International Energy Agency roadmap for a sustainable recovery forecasts job growth led by retrofitting and electricity

The International Energy Agency, in cooperation with the International Monetary Fund, released a roadmap which would require global investment by governments of USD 1 trillion annually between 2021 and 2023 to create jobs and accelerate the deployment of clean energy technologies and infrastructure.  The World Energy Outlook Special Report: Sustainable Recovery , released on June 18th states:  “Through detailed assessments of more than 30 specific energy policy measures to be carried out over the next three years, this report considers the circumstances of individual countries as well as existing pipelines of energy projects and current market conditions.” The report data and analysis will form the basis for the IEA Clean Energy Transitions Summit on July 9 2020, where decision-makers in government, industry and the investment community will meet to discuss policy options for economic recovery post Covid-19.

From the report: ” Our new IEA energy employment database shows that in 2019, the energy industry – including electricity, oil, gas, coal and biofuels – directly employed around 40 million people globally. Our analysis estimates that 3 million of those jobs have been lost or are at risk due to the impacts of the Covid-19 crisis, with another 3 million jobs lost or under threat in related areas such as vehicles, buildings and industry. “ The recommendations promise to save or create approximately 9 million jobs per year, with the greatest number in building retrofitting for energy efficiency, and in the electricity sector.  The Sustainable Recovery Plan also seeks to avoid the kind of rebound effect which occurred after the 2008/2009 recession, claiming that it would stimulate economic growth while achieving annual energy-related greenhouse gas emissions which “would be 4.5 billion tonnes lower in 2023 than they would be otherwise”,  decreasing air pollution emissions by 5%, and thus reducing global health risks.

Under the heading of “Opportunities in technology innovation”, the report examines four specific technologies: “hydrogen technologies, which have a potentially important role in a wide range of sectors; batteries, which are very important for electrification of road transport and the integration of renewables in power markets; small modular nuclear reactors, which have technology attributes that make them scalable as an important low-carbon option in the power sector; and carbon capture, utilisation and storage (CCUS), which could play a critical role in the energy sector reaching net-zero emissions. We also compare the near-term job creation potential of some of these measures.” The IEA is preparing an Energy Technology Perspectives Special Report on Clean Energy Technology Innovation, which will be released in early July 2020.

Pembina proposes a low-carbon blueprint to create 67,2000 jobs in Alberta

alberta emerging economyA report released on June 15 calculates  that, with supportive government policies, 67,200  jobs could be created in Alberta by 2030 in four key areas: renewable electricity; transit and electric vehicle infrastructure; energy efficiency in buildings and industry; and environmental cleanup and methane reduction in the oil and gas industry.  Alberta’s Emerging Economy: A blueprint for job creation through 2030  was funded by the Alberta Federation of Labour  and written by researchers at the Pembina Institute.  It provides detailed data for each of the four sectors, along with well-informed policy discussion. Notably, the number of jobs forecast represents a significant diversification of the labour market for the province: 67,200 jobs is equal to 67% of the total workforce of the mining, and oil and gas extraction industry in 2019.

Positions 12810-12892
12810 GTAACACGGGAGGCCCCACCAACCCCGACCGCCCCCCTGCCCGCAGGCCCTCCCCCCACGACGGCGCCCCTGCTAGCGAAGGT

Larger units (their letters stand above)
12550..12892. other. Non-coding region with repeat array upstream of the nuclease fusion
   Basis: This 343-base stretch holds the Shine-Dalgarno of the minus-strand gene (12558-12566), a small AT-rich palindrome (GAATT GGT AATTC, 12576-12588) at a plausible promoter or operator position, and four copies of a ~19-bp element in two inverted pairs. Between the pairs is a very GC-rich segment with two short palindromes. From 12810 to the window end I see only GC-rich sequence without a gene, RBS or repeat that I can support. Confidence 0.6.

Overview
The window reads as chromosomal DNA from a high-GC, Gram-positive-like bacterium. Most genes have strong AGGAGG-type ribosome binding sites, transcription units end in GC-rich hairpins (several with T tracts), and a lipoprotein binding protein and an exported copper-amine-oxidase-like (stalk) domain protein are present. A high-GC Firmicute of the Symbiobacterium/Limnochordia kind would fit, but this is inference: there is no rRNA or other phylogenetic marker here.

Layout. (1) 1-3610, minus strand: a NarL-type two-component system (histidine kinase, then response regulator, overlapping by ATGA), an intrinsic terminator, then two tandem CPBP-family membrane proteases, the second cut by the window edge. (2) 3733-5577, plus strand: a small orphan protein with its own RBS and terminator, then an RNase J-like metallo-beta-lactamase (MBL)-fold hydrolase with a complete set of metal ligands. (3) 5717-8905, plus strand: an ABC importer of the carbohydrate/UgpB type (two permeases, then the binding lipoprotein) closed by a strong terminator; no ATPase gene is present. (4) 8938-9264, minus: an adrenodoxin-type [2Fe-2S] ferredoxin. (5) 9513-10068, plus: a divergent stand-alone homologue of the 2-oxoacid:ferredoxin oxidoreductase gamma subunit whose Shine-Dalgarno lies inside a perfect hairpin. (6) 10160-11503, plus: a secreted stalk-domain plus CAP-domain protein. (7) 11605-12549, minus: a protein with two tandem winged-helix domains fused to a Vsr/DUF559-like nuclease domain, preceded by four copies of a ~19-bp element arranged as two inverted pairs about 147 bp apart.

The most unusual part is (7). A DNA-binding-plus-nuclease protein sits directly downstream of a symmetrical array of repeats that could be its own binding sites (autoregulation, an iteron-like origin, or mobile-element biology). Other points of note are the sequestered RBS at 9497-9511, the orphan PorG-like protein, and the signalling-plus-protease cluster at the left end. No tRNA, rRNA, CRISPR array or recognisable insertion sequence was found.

Alberta’s Hydrogen initiative

Alberta’s Emerging Economy does not consider the potential jobs from new technologies such as carbon capture and storage, or hydrogen production.  Fundamental to understanding that technology is the difference between “grey hydrogen”,  “blue” hydrogen and “green” hydrogen”- explained by an expert at the International Energy Agency here , or in Green Tech Media in “The Reality Behind Green Hydrogen’s Soaring Hype”.

On May 14, the Alberta Industrial Heartland Hydrogen Task Force was launched as “an independent working group created to develop a framework to implement a hydrogen economy in the region” and “produce a public report detailing the approach and steps needed to advance a zero-emission fuel economy in Alberta’s Industrial Heartland.” The Task Force includes local mayors from Alberta and Saskatchewan (including  Edmonton Mayor Don Iveson). The full list of Task Force members and advisors is here , and is organized by Transition Accelerator – itself launched in 2019, by the University of Calgary research group CESAR.  A recent report in their  “The Future of Freight” series, Implications for Alberta of Alternatives for Diesel  advocates for “blue hydrogen” production (hydrogen made from natural gas by steam-methane reforming (SMR) coupled to carbon capture and storage (CCS)).

Hydrogen production is described in the Globe and Mail on June 14, “Ottawa, Alberta develop new hydrogen strategies” .  An overview in Corporate Knights magazine on May 14  claims “Hydrogen can make Canada an energy superpower again”.  It concludes:

We live in Alberta, so know the danger in including the words ‘national’ and ‘energy’ in the same sentence. But picture a Canada where hydrogen is the focus of a pan-Canadian strategy that would have all provinces working together for a net-zero emission energy future that revitalizes our economy and again positions Canada as an energy superpower.